A second book, Granny's Special Cookery Book--Nigerian and Brazilian Dishes by Virginia Akerele
was also published by the Nigerian publisher Bookcraft in 2008. It immediately caught my attention for several reasons: my love of Brazilian food, my exploration of Afro-Brazilian culinary links, and finally because I'll travel to Nigeria in a few weeks and am eager to learn more about Nigerian cuisine. I didn't realize how much influence freed Brazilian slaves returning to Nigeria and settling around Lagos on the coast in the 19th century had on the cuisine (e.g., the  introduction of several ingredients, such as bell peppers, olive oil, and garlic). Various versions of imoyo is another example. However, the recipe for "tapioca" in Akerele's book is quite different from the one I was taught in Rio.

My third addition is a set of 3 small booklets by Laurene Boateng, a dietitian backed by a group of other healthcare professionals committed to helping Ghanaians address healthy eating and other fitness issues. They also have a useful website called  Ultimate Nutrition Ghana and Ms. Boateng hosts a weekly radio show called "Food in Focus" on an Accra-based radio station. The paperback booklets I bought were all published in 2009: Healthy Eating Made Simple, Basics (87 pages); Eating to Manage Hypertension, Basics (42 pages); Eating to Manage Cholesterol, Basics (45 pages). I am thrilled to see this kind of effort beginning, and wish them well. My only problem was that some of their suggestions seem to be aimed at only a small portion of the population. For example, the books stress eating brown rice and brown bread and whole grains, but even at 2 of the major shops in Accra I could find no brown rice nor whole wheat flour, much less pasta. I know there is a local rice, and it may be available at the outdoor markets, but I wonder how easy it is for ordinary folks to purchase the kinds of ingredients, like imported olive oil, that are being recommended. A number of Ghana's indigenous foods seemed to be missing from the discussions, whereas Western-style ingredients were praised. That made me nervous, as did the stress on eating things like salads. The cover of Healthy Eating Made Simple celebrated eating lettuce, cucumbers, tomatoes, green onions, and, goodness, were those radishes or apples on the cover? However, these comments are not meant to undercut the importance of the booklets: they're definitely making important health information more accessible to Ghanaians.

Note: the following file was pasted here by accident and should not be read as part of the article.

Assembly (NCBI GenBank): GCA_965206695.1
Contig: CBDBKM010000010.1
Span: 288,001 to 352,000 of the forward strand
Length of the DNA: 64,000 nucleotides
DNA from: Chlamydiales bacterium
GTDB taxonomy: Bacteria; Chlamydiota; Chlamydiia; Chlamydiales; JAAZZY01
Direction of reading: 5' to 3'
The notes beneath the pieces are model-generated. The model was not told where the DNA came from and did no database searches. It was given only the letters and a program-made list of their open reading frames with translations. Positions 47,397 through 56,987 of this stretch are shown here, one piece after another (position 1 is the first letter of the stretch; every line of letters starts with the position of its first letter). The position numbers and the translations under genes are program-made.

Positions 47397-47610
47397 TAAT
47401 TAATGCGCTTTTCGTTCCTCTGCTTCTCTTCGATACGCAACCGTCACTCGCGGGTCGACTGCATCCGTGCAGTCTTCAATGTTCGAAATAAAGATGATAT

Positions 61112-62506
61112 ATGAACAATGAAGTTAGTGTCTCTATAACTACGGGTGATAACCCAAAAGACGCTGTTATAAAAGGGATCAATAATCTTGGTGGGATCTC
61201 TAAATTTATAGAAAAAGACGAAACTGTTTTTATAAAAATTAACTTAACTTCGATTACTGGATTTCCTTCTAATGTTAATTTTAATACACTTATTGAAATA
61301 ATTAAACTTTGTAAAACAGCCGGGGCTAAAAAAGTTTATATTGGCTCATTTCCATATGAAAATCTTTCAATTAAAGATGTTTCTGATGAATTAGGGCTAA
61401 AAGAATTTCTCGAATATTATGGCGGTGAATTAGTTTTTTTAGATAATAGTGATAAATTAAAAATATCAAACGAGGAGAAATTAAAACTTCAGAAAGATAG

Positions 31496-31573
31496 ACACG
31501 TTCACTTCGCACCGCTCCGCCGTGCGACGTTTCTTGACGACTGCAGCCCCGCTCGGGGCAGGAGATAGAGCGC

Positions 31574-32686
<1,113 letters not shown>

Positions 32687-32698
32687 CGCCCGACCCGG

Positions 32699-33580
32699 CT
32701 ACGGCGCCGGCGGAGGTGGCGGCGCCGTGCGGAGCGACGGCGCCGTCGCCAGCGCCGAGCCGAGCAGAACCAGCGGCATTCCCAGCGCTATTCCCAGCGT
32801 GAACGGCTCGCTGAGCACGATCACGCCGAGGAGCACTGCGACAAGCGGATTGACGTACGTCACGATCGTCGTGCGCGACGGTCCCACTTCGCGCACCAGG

Wednesday, June 09, 2010

More Obama sightings in Ghana, and Ghana's "dessert"


Last week shortly after I arrived I had omo tuo and palmnut/groundnut soup at Agbamami restaurant in Tema (Tema's version of Asanka Local) with Kajsa Adu (an active member of ghanablogging.com) and her family. I admired her Obama bag. Signs of the Obama family's popularity abound: DK served Obama biscuits [cookies] to some students last week, and yesterday I saw some Michelle Obama cloth at a seamstress' shop.

Kajsa remarked at lunch that they refer to the ubiquitous toothpicks on the tables, commonly used at the end of the meal, as "Ghana's dessert." Very apt.

Thursday, June 03, 2010

Dinner in Ghana

I arrived in Accra today and managed to get a little food in the house in Tema. I threw together dinner tonight (carpenters are downstairs in the kitchen, so I brought a hot plate and rice cooker upstairs, and balanced everything on a tiny table): just rice, braised cabbage, and a simple stew, with Ghana pineapple for dessert.

This post is also to let folks in Ghana know I'm here. My old SIM  card doesn't work, so tomorrow I'll get a new one and likely a different phone number, too. Husband home in Pennsylvania Skyped me and insisted I take a picture of the first meal I cooked in our house here.

It's fabulous to be home (more on the house that DK built later). I'm pretty tired, though, and managed to slice my finger while I was cutting peppers. Ouch.